filemenu.add_command(label="Quit", command=root.quit)

#Make the dropdown menu button
menubar.add_cascade(label="Operation", menu=filemenu)

root.config(menu=menubar)

root.mainloop()

#update globals!
glob=globals()

#Now start the loop.    
while glob['a'] != 0:
    #update globals again...
    glob=globals()
    if glob['a'] == 1:
        x = 0
        number = int(raw_input("Add this: "))
        while x == 0:
            number1 = int(raw_input("By this: "))
            number2 = number+number1
            print number2
            x+=1
            if x == 1:
                glob['a'] = 0
        root.mainloop()

    elif glob['a'] == 2:
        x = 0
        number3 = int(raw_input("Subtract this: "))
        while x == 0:
            number4 = int(raw_input("By this: "))
            number5 = number3-number4
            print number5
            x+=1
            if x == 1:
                glob['a'] = 0
        root.mainloop()

    elif glob['a'] == 3:
        x = 0
        number6 = int(raw_input("Multiply this: "))
        while x == 0:
            number7 = int(raw_input("By this: "))
            number8 = number6*number7
            print number8
            x+=1
            if x == 1:
                glob['a'] = 0
        root.mainloop()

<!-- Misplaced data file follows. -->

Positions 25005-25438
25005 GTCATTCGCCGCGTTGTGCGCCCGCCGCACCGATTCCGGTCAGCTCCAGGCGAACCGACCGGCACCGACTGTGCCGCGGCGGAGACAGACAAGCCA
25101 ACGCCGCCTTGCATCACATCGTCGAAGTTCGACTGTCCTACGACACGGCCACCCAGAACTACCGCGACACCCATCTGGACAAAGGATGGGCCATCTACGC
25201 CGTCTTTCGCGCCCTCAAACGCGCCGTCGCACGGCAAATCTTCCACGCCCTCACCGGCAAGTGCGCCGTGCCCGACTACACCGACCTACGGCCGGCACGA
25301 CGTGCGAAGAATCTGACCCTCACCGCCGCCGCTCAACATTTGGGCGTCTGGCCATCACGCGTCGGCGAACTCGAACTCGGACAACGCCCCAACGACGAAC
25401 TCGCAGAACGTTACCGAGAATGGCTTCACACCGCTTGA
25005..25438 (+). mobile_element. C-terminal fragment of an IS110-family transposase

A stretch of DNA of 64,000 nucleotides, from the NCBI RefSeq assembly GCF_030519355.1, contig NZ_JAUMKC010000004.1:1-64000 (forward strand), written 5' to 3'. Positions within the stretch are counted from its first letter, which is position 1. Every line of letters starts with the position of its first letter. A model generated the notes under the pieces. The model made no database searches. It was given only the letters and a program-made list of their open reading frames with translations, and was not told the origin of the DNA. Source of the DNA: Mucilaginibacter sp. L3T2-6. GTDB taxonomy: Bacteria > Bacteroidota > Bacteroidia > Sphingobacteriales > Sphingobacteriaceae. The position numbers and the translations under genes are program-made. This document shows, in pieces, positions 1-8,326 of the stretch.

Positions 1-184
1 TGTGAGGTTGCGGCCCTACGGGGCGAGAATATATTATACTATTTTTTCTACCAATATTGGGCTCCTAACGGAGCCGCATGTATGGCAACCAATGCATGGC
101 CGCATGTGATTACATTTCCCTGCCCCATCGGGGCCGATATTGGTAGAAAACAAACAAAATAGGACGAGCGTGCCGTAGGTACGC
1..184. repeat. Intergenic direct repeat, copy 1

elif glob['a'] == 4:
        x = 0
        number9 = int(raw_input("Divide this: "))
        while x == 0:
            number10 = int(raw_input("By this: "))
            number11 = number9/number10
            print number11
            x+=1
            if x == 1:
                glob['a'] = 0
        root.mainloop()

    elif glob['a'] == 5:
        x = 0
        number12 = int(raw_input("Exponet1: "))
        while x == 0:
            number13 = int(raw_input("Exponet2: "))
            number14 = number12**number13
            print number14
            x+=1
            if x == 1:
                glob['a'] = 0
        root.mainloop()

If you want me to explain why root.mainloop is there so many time, or anything else, just ask.

Thanks Cap.Micro you've just gave me tons of ideas from that code :) and i've never seen the use of globals, do you think you can explain briefly?

Hello again.
Well, heres a brief explanation of globals, using def addOne(): as an example.

Say I want to add 1 to a variable OUTSIDE the def addOne() statement like this:

var = 0
def addOne():
    var += 1
    print var

This will not give an error, or add to the variable because python thinks var is an input to the def addOne() statement. To fix this, we use globals. Globals are basically a variable that is available to every thing in the code. To make a variable global, just do global <var name>.
The <var name> needs to be made already, so completely like this:

var = 0
global var

Now we need to implement thins in out code, to do this, we need to get a variable from a global by using globals(). Here is how: make a variable of globals by doing glob=globals().
Now, to get the variable we us a dictionary like function: glob . So, lets implement it!

#this makes a global variable name var with a value of 0
var = 0
global var

#Now our function.
def addOne():
    #Use globals by making a global variable.
    glob=globals()
    #Add one to it.
    glob['var'] += 1
    #Print the global now.
    print glob['var']
This article has been dead for over six months. Start a new discussion instead.